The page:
What are the indices that the liquidation trend is approaching? One is that shown in the increasing amount of refunding that becomes necessary; and the best example of this is Series E Savings Bonds. In January 1942 the redemption as compared to sales was less than 1/2%. This has risen until in December 1943 it was 25% and in March 1944 it was 42%. Another index is the comparative percentage of securities held by banks to the total. Comparing July 1942 with December 1943, we find the former date showed 38% held by banks and the latter 43%. As private individuals and corporations take less, the banks must take more and thus the increasing percentage of bank holdings is a reflex of the increasing public sales resistance.

There is no power that can reverse this trend toward liquidation except a drastic increase in taxes; and the government, having lacked the courage to adopt this policy thus far, will of course not regard it as politically expedient in this critical stage of the war and an election year, nor will the next administration whether Democratic or Republican be super-human. Rather, the incumbent administration will beat its breast, make many demagogic pronouncements of its faithful effort to protect the consumer and many denouncements of "profiteers," "black markets," "chislers," "racketeers," and 'bootleggers;" and this will in large measure deflect criticism from itself to defenseless tradesmen who will be the objects of the thus aroused public wrath. If we have a Republican administration next year, it will blame its predecessor.

What are the evolutions and culmination of the above stated liquidation trend? As more security holders, for various reasons, convert into cash it will, of course, be for the purpose of buying. This, with the greater spending of the cash and bank deposits already available, will force prices up with increasing speed - and this, in turn, will force greater liquidation and greater price rises. Thus, by the diminishment of the power of their dollars, the taxpayer interest will pay against its tax delinquency and the investor interest will take a loss. The debt claim will be paid in full, dollar for dollar, but the dollars will buy less and less.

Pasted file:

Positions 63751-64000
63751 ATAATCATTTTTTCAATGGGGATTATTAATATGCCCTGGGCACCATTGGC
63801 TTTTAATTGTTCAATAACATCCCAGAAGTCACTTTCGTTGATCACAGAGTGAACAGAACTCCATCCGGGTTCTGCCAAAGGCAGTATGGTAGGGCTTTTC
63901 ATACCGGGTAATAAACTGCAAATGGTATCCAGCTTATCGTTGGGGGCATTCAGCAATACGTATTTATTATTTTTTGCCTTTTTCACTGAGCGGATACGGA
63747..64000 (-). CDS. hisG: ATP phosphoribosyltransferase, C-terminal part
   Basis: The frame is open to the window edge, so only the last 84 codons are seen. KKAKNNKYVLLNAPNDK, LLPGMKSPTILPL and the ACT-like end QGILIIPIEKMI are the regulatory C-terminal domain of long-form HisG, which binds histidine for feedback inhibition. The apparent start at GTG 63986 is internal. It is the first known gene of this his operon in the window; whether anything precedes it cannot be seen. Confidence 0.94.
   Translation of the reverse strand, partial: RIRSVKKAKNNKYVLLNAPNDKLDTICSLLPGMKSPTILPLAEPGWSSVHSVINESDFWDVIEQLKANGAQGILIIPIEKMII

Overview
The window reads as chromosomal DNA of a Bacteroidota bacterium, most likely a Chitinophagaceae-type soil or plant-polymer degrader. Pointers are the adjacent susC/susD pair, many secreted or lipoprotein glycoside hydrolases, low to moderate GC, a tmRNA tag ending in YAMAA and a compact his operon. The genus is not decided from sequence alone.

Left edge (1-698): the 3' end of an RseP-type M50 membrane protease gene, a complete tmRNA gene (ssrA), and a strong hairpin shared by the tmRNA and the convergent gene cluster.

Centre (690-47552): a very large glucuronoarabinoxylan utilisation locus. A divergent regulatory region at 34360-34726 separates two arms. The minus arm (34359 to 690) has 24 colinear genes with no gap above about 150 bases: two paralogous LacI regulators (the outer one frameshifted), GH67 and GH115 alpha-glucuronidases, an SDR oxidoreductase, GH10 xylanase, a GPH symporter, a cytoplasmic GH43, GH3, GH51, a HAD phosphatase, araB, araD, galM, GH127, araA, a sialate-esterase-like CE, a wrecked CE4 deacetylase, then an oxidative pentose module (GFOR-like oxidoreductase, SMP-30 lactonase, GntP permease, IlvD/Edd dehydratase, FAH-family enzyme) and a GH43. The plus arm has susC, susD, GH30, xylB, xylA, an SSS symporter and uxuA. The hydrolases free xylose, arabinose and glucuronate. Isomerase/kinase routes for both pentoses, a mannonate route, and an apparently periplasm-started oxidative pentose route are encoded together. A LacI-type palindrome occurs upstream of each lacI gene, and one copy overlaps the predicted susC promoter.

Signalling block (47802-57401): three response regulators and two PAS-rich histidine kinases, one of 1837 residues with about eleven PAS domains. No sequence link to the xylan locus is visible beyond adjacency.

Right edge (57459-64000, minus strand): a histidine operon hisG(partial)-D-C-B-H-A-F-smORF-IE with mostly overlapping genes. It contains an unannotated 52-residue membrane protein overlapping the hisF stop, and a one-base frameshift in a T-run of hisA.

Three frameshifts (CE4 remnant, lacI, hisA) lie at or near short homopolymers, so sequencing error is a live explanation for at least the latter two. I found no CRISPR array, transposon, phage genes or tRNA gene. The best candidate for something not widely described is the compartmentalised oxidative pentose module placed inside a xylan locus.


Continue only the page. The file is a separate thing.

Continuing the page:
The process of liquidation implies that the public holding of securities will diminish and bank holdings will expand not only commensurately but plus because the government will be obliged to issue not only refunding securities but additional amounts to cover its current deficits which will expand as prices rise. To illustrate; the public now (May 1944) holds about $110 bns of government securities. Assume that the saturation point is $150 bns after which public holdings will decline through liquidation. Such liquidation implies more money in the market places, with consequent price rises. The government must therefore, make added appropriations to cover its scheduled purchases. Assume the price rise during a year averages 50% while the government's expenditure is planned to be $100 bns. By the price rises, the total expenditures would be upped to $150 bns and if the tax receipts were 40 bns, the deficit would be $110 bns; and this sum, plus the refunding of say $50 bns of the public's liquidated holdings, would mean that $160 bns would be thrown upon the banks. Assuming that they already held $75 bns, their total would then be $235 bns.


At this point the inflation would have gained its momentum and we will assume that in the next year the public would liquidate its remaining $100 bns, and the price rise may be estimated at 1,000%. If the government's expenditure is planned at $150 bns it would thus be boosted to $1 1/2 trillions. Its income might be planned at $75 bns and rise to say $225 bns making a deficit of 1 trillion, 275 bns which would have to be absorbed by the banks - bringing their total to 1 trillion, 500 bns, which would be the total of all securities outstanding. There would then be approximately this sum of money in private hands, either as bank deposits or currency in circulation. These figures would continue to mount until the end.